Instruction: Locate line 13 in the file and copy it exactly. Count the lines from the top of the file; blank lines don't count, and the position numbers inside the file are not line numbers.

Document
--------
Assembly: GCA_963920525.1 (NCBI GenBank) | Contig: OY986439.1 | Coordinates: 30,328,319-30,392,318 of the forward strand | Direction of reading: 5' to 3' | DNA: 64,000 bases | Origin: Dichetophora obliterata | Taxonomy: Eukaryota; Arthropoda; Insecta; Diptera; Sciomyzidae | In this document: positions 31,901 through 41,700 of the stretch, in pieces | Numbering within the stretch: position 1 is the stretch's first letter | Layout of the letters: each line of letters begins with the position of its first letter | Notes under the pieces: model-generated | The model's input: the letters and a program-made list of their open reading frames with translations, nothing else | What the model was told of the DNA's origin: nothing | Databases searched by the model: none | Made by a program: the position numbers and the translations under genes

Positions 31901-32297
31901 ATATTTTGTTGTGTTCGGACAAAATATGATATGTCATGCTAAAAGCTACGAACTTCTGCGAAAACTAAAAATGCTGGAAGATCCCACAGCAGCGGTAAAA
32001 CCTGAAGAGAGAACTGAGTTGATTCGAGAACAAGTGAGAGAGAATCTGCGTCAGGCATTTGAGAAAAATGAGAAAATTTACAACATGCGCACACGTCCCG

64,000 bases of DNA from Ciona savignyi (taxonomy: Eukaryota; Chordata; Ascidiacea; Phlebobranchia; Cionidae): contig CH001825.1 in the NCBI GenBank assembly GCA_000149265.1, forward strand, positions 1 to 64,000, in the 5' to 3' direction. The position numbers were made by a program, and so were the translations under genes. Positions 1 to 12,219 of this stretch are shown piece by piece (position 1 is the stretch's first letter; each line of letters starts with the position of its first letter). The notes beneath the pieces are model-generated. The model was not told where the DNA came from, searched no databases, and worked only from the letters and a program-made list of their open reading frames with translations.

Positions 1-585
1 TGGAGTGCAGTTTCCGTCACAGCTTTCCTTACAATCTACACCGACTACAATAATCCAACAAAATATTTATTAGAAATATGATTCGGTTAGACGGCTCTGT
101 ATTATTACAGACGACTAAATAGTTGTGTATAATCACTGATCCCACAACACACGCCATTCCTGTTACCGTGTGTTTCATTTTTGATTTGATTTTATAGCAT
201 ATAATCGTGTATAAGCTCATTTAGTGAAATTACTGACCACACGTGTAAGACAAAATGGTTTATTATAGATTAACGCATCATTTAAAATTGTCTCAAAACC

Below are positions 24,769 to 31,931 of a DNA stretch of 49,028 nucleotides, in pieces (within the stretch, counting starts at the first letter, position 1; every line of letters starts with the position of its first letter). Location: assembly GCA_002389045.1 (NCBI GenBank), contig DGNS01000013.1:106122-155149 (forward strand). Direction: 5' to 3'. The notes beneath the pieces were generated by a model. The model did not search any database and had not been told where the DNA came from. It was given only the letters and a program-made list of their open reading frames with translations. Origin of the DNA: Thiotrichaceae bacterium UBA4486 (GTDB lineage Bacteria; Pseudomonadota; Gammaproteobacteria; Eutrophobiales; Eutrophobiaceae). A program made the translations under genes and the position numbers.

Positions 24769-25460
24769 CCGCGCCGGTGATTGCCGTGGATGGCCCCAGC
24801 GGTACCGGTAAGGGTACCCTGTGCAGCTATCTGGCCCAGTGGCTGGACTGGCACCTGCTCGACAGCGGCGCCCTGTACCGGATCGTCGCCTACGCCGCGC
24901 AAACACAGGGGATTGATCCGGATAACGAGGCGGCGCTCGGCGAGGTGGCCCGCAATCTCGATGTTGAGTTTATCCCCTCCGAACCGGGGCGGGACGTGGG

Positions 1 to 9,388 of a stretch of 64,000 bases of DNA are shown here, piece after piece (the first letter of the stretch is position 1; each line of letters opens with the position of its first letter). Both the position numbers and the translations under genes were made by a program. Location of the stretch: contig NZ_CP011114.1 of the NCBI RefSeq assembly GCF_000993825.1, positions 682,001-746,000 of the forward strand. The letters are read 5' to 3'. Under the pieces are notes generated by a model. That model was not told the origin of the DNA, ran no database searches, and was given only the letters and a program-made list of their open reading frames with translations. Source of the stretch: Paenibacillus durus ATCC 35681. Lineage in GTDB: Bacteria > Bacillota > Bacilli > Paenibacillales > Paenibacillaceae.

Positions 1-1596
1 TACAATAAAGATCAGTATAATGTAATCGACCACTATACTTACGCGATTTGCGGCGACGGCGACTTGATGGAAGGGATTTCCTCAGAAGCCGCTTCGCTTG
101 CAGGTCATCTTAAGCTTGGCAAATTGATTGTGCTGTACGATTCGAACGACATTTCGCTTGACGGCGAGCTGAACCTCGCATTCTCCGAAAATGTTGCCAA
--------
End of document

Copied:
24801 GGTACCGGTAAGGGTACCCTGTGCAGCTATCTGGCCCAGTGGCTGGACTGGCACCTGCTCGACAGCGGCGCCCTGTACCGGATCGTCGCCTACGCCGCGC